Voter turnout for Tuesday’s elections in Los Angeles will likely go down in local history as the lowest ever.
According to the Los Angeles Times, citing Election Day estimates, only 11.45 percent of Los Angeles County’s 5 million voters turned up at the polls on Tuesday.
Incumbent Democratic Mayor Eric Garcetti won reelection with 80.9 percent of the vote, while his closest competitor Mitchell Schwartz won 8.2 percent of the vote.
Of the two major measures on the ballot, Measures H and S, only one passed. Measure H will raise sales taxes by another 0.25% and the funding will ostensibly go towards addressing L.A.’s homeless population.
Measure S, which proposed a two-year moratorium in high-end real estate developments, failed.
According to the Times, Dean Logan, the Los Angeles County registrar of voters “expects the final turnout will fall 1 or 2 percentage points below the record low of 17.9% of registered voters in 2009, when Mayor Antonio Villaraigosa won reelection.”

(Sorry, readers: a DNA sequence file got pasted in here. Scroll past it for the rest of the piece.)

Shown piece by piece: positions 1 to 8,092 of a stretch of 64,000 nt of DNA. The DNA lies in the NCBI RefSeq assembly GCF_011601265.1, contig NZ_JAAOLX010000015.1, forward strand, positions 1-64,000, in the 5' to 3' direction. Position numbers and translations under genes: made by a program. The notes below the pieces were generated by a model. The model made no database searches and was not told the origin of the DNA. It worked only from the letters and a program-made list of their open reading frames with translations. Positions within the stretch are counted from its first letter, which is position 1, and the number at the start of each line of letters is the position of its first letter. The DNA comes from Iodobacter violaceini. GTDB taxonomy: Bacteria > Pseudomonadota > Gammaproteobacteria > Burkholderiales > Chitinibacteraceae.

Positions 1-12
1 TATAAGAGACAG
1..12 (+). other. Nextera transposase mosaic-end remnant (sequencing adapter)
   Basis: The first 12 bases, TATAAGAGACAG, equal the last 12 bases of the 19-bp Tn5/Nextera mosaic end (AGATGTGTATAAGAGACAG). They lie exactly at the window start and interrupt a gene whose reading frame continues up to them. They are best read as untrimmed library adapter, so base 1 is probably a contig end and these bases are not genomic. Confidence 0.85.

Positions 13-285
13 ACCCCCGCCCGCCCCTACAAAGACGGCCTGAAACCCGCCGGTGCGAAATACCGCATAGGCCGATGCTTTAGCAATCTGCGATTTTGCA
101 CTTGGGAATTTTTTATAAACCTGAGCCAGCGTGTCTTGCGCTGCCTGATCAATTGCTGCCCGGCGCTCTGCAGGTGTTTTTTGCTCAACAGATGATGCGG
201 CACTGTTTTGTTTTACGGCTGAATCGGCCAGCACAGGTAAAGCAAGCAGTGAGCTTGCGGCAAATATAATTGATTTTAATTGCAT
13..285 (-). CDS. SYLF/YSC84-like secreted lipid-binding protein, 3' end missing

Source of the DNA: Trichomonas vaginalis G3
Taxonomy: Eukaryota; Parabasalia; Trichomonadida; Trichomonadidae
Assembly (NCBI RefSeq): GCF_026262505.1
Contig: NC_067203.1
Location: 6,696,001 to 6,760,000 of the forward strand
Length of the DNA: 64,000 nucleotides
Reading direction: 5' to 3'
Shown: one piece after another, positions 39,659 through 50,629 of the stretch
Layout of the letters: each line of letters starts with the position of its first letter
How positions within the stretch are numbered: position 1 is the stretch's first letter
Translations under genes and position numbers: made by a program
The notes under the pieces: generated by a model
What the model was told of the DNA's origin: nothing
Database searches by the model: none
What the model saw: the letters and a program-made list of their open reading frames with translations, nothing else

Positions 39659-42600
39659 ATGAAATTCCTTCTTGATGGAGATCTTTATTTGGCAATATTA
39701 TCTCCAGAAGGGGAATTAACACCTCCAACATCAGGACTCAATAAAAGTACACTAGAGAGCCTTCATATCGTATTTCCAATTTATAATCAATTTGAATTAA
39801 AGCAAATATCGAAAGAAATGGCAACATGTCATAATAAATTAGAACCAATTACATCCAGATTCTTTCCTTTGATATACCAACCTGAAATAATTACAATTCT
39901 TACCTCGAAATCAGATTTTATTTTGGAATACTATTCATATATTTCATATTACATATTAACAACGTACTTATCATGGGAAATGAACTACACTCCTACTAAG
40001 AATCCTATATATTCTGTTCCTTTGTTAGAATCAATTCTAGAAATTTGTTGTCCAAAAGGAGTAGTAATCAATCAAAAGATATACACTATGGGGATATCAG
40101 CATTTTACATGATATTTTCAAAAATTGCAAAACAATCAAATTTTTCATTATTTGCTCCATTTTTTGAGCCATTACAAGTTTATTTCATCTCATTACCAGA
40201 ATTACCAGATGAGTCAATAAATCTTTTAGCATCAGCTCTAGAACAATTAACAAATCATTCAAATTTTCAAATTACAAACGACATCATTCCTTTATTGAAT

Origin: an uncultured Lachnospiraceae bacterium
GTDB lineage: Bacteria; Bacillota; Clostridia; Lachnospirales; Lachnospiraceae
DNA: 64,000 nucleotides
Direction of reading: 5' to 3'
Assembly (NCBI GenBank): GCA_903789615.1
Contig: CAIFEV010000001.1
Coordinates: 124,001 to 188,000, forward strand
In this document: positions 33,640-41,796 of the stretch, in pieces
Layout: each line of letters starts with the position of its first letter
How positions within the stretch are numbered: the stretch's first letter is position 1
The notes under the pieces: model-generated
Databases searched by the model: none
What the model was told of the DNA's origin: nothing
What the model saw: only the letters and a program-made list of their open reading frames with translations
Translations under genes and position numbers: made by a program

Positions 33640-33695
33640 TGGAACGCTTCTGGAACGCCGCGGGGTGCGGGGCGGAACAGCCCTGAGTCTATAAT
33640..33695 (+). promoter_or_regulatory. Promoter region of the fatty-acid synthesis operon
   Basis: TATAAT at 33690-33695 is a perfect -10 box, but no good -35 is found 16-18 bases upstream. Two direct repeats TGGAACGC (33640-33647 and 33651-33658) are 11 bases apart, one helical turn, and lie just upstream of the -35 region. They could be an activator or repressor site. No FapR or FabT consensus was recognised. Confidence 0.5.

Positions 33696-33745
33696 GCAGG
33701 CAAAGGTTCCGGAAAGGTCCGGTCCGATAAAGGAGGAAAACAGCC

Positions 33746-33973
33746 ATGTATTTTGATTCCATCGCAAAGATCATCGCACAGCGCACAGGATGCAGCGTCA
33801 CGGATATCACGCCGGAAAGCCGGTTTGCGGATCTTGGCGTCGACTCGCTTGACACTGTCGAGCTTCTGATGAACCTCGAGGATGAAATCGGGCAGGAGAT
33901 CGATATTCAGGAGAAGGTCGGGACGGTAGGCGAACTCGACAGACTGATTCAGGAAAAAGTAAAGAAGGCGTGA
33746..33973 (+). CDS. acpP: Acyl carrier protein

Four years ago, when Garcetti first won election to become mayor, just 21 percent of registered voters reportedly cast ballots in the primary race, even though it was competitive. (Wendy Greuel was the other candidate.)
“Turnout in L.A. peaked at 76% in a 1969 runoff, when Tom Bradley was running to become the city’s first black mayor,” notes the Times. “He lost but unseated Mayor Sam Yorty four years later in a rematch.” The publication adds, “Turnout was big again when Richard Riordan was elected mayor in a 1993 runoff, reaching 45% in the aftermath of riots sparked by the acquittal of white police officers for the beating of Rodney King, an African-American.”
California experienced the lowest voter turnout in its history in the November 2014 general election, which registered at just 18.3 percent of voters. That is the lowest turnout the state has experienced overall since November 5, 1946.
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